Not too obvious. STUFF'd for some weird reason. Why don't you log in (or create an account) and go vote to accept it? — It's dot com 17:21, 3 Jun 2005 (UTC)
Reason it's on the STUFF page: People kept trying to delete it every time it got added, and I realized that the people involved weren't going to leave it alone until it went the democratic route. I STUFFed it, but I was also the one to add the fact in the first place! --Jay (Talk) 06:42, 5 Jun 2005 (UTC)
Sorry, I was thinking of another fact. It's the exact same deal, but I wasn't the one that STUFFed it. --Jay (Talk) 06:43, 5 Jun 2005 (UTC)
Actually, it wasn't deleted every time, just the once (that I saw), and I suppose I was a bit too pre-emptive putting it onto the STUFF page... Particularly now that it has a total of 3 "Why on earth was this STUFF'd?" votes... I think I agree with them... Sorry guys. --phlip TC 07:54, 5 Jun 2005 (UTC)

[edit] Back Alley

I created a page for "Back Alley," but I don't know what happened to it. It just disappeared, the only thing left being the screenshot I took. --VolatileChemical 20:12, 5 Jun 2005 (UTC)

According to FireBird, the reason was "no useful information." Which is true, looking at it - there is no information there not already on the Senorial Day page. --Jay (Talk) 20:16, 5 Jun 2005 (UTC)
Yeah, well, by that definition, what's the point of having any "place" page if all of its information is given in the transcript of the toon it's in? --VolatileChemical 20:23, 5 Jun 2005 (UTC)
It may be in multiple toons (like Strong Badia), or there may be something in the article that's particularly notable. --Jay (Talk) 20:24, 5 Jun 2005 (UTC)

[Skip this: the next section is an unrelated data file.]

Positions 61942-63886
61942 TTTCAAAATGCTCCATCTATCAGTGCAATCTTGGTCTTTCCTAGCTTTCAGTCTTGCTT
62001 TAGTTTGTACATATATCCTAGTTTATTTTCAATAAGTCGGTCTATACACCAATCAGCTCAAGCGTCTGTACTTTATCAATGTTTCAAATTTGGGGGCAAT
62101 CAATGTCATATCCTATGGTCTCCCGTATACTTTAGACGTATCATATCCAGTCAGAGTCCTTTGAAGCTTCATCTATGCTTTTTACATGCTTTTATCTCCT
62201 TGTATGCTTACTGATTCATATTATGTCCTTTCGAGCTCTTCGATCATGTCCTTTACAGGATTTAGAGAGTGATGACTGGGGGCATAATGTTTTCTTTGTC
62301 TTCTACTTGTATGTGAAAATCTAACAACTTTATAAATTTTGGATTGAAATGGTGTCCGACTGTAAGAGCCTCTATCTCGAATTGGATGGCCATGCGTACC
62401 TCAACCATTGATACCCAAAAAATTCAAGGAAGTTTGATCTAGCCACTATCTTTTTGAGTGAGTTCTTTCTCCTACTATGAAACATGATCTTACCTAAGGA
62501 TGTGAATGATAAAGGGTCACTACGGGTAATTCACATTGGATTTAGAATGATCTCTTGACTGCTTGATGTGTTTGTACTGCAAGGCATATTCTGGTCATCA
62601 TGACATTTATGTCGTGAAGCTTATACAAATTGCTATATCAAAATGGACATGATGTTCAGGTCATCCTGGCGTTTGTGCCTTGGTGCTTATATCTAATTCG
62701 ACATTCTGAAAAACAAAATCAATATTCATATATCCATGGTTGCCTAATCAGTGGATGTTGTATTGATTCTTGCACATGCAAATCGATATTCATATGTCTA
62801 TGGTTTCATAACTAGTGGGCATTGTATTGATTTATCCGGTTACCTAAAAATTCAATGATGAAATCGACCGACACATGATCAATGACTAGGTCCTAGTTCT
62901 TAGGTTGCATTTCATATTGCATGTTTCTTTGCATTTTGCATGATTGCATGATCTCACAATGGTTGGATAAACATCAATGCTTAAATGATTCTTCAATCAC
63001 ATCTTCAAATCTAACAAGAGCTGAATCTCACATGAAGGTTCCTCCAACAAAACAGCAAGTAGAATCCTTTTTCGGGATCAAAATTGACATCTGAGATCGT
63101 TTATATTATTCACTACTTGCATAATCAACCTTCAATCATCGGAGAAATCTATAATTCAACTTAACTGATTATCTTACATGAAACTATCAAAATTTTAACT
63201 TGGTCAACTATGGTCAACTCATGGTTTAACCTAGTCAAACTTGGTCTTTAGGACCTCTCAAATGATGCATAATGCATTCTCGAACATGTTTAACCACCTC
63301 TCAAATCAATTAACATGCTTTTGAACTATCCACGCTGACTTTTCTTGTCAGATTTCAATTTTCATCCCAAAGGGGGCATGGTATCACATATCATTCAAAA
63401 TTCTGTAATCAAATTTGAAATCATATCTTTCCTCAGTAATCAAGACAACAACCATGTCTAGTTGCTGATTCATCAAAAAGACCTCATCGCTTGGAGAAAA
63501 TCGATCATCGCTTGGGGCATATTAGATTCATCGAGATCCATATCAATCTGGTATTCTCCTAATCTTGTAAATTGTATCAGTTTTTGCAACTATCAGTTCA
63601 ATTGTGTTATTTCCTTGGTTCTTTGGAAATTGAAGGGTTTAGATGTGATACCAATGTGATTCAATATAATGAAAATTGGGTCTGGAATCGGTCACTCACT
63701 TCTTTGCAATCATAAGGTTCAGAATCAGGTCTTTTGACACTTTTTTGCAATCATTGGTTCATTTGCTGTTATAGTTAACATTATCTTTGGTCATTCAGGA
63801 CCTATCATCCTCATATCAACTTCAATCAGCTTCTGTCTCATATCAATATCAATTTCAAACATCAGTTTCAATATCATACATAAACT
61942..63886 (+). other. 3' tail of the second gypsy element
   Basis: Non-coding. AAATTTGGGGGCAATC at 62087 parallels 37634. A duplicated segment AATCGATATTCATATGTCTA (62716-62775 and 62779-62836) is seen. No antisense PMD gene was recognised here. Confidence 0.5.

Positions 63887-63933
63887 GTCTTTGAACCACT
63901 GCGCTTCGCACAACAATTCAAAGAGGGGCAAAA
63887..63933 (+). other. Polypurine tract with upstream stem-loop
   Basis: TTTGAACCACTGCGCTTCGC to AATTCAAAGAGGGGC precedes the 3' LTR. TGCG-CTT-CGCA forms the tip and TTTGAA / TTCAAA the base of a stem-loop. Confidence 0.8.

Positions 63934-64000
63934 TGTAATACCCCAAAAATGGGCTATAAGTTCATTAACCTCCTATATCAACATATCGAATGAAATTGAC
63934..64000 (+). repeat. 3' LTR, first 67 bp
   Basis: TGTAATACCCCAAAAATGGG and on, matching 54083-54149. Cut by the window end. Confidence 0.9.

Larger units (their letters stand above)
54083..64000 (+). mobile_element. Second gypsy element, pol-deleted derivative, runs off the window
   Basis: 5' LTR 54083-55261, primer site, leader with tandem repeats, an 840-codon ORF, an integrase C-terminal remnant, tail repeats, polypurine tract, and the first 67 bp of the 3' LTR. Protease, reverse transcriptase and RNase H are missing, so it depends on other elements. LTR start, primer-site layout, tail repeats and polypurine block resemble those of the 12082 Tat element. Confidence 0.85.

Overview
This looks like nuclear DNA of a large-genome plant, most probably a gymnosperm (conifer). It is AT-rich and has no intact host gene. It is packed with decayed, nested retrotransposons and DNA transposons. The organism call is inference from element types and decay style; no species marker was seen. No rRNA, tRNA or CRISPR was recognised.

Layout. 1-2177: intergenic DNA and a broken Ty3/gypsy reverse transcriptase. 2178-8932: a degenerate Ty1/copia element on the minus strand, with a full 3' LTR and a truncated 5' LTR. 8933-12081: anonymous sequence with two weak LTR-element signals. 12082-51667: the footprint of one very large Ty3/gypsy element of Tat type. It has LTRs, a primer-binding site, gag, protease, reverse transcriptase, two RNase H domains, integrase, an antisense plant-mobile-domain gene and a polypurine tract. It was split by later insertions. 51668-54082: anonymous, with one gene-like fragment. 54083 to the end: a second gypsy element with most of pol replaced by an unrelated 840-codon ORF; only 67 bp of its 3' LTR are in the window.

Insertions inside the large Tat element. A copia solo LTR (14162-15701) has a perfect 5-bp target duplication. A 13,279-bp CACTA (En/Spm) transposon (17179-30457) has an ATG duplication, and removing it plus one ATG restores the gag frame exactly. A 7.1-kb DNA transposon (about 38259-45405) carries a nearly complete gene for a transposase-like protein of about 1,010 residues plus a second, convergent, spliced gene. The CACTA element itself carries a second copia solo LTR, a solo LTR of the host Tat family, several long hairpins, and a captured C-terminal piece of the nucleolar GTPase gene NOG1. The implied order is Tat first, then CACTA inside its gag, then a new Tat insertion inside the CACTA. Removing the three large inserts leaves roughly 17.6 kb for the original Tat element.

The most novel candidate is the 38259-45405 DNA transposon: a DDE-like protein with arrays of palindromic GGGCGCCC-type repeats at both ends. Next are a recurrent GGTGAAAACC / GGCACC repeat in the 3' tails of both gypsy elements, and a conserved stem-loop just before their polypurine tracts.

Besides, I doubt we will ever see the back alley in this form again. But I have been wrong before. -- Tony Stony 20:26, 5 Jun 2005 (UTC)

[edit] Closed STUFF

[edit] Old Gron Sad voice? (DECLINED)

Strong Sad seems to be using an older style of his voice in his easter egg. When he says "Somebody hit me on the slant," his voice is normal again.

  • Decline. I didn't really hear a difference... or find it that interesting. — It's dot com 22:36, 4 Jun 2005 (UTC)
  • Decline. Although I noticed this, it's not worth mentioning. In fact I've noticed that Strong Sad's voice has changed quite a bit lately. Probably because he's becoming less of a staticly depressed character and one with more personality. I'm rambling though so, um yeah, decline. mibluvr13 22:51, 4 Jun 2005 (UTC)
  • Decline. It still sounds like Strong Sad, both times. I hear a difference but it doesn't really translate to 'old' and 'new'. Crystallina 23:25, 4 Jun 2005 (UTC)
  • Ow! Somebody hit me on the DECLINE! No. Cheatachu72 00:47, 5 Jun 2005 (UTC)
  • Weak Decline I don't hear it, but maybe its just me. -- Tony Stony 19:57, 5 Jun 2005 (UTC)